We are so hyped about the massive trend toward electric vehicles right now. As the cost continues to drop, more people are realizing that owning an EV both saves money and reduces your carbon emissions, especially if you add the benefit of charging with solar energy.
In fact, between the Biden Administration making EVs and charging infrastructure a priority, and new state laws making them more affordable, we think it's hard to justify buying a fossil-fueled car these days. The benefit of owning an EV is especially clear when you take into account the impact that transportation has on climate change. In our area, transportation accounts for about 45% of our carbon emissions. Buying an EV makes you a part of the solution instead of part of the problem.
The Emissions: How Clean is your Drive with an EV?
An electric vehicle's emissions are only as clean as the electricity it's powered by. If you charge your EV with grid power (the typical electricity that comes from your utility company), you're cutting your greenhouse emissions way down, but you're not reducing them to zero. That's because grid power is still made up of power sources that cause greenhouse gas emissions, like natural gas. Exactly how much depends on where you live and what the source of the electricity is on the grid in your area.
For example, the electricity that comes from the power grid in VA and MD comes mainly from natural gas and nuclear, with some coal and very little (1-2%) renewable energy thrown in. In these states it's about 70% cleaner to use an EV charged with grid power. Shout-out to DC for having 15% solar in their mix, with biomass and natural gas making up the rest. In DC, it's about 80% cleaner.
The Savings: How Much Will Driving an EV on Grid Power Raise my Electric Bill vs. the Cost of Gasoline?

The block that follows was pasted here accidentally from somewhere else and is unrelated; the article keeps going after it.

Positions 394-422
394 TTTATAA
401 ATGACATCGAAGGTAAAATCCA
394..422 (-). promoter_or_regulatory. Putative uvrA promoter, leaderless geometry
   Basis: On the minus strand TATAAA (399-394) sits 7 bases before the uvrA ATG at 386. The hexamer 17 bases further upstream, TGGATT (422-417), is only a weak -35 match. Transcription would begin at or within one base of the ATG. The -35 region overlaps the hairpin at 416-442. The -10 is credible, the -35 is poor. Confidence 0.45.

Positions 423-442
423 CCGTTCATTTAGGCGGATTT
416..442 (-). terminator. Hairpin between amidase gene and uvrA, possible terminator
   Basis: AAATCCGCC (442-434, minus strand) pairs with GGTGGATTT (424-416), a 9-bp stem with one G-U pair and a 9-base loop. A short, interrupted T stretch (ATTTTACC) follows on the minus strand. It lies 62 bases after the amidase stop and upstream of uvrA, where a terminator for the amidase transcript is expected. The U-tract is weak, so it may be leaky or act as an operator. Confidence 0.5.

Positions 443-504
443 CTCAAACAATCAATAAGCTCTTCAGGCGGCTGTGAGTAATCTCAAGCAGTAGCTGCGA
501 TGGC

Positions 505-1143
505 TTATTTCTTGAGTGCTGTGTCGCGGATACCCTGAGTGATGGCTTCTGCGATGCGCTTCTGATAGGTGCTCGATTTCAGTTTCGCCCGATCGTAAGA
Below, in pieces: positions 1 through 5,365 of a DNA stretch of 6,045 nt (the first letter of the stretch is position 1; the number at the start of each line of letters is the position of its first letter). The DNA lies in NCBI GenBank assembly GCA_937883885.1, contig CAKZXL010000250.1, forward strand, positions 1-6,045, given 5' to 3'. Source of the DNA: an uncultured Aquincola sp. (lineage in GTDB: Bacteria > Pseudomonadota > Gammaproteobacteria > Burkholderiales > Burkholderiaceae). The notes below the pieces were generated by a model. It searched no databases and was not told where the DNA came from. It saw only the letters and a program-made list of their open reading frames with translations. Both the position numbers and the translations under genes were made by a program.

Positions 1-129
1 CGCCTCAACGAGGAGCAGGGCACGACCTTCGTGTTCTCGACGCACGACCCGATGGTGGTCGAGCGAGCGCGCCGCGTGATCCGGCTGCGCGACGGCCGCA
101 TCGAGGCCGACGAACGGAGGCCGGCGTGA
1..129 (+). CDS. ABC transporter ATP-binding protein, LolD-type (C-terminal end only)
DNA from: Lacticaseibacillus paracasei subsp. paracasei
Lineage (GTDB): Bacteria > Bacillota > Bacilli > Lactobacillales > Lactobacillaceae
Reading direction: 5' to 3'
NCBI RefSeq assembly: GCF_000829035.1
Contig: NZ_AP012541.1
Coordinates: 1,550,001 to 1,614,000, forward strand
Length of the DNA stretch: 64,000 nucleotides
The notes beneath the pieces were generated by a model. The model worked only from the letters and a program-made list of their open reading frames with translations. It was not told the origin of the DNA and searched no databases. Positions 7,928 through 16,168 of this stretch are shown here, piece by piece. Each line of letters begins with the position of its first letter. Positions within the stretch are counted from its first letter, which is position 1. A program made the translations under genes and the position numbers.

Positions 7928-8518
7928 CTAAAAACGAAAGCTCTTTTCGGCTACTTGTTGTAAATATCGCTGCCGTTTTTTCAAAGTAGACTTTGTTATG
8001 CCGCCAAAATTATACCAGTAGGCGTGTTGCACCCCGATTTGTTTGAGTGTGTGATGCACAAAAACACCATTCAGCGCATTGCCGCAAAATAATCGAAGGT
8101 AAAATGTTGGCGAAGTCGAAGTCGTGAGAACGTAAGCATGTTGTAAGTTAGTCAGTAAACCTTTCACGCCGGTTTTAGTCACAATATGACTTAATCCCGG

The short answer is that if you don't have solar, then on average it'll cost you about half as much to power your car with electricity than gas. But in the same way that your emissions are dependent on your specific area, the cost to drive an EV charged with grid power is also dependant on your location and how much you pay for electricity.
In our area, there is also no benefit to charging your car at a certain time of day; it costs the same no matter what. You can get a ballpark estimate of how much extra it's going to cost you by using the Department of Energy's calculator called EGallon that shows you your savings based on fuel costs in each state.
So how do we get to the least expensive option and zero emissions? Go solar!
Many people own an EV without installing solar panels, and as we've seen, their emissions and cost of operation are still reduced. But there's nothing cooler than having an electric car that runs off the sun, giving us free power and zero emissions. As long as your solar system is sized to cover the electricity needs of the home and the car, net metering will ensure that your utility bill will be minimal, even if you charge your car when the sun's not shining.
Right-size your solar project for an EV
Our solar experts can help you figure out how to size your solar system to accommodate an electric car. To get a general idea, you can use the US Department of Energy's MPGe rating tool to help you figure out how much average energy your electric car will need.
For example, the 2014 Nissan Leaf, an all-electric vehicle, has a combined fuel economy rating of 30 kWh/100 miles – this means the Leaf requires 30 kWh of electricity to drive 100 miles. If you drive 25 miles on an average day, that means you’re using approximately 7.5 kWh of electricity per day – or just over 2,700 kWh of electricity in a given year. This is the “extra” amount of electricity you’ll need your solar energy system to produce.
Armed with this information, you can work with your solar consultant to design a solar panel system that will generate sufficient power to cover both your home and your electric car. All you’ll need to complete the package is an electric car charger.
Get in Touch!
Reach out to our solar consultants today for a free, virtual consultation. They can walk you through all of the options and help you decide how to best set yourself up for a zero-emissions lifestyle. They'll also let you know about current tax credits and other incentives, as well as the amazing rates we can offer for clean-energy-specific loans through Clean Energy Credit Union. The federal incentive tax credit is currently set at 26% through 2022. It includes solar, battery storage and electric vehicles, so get your project started today and take advantage of that great incentive!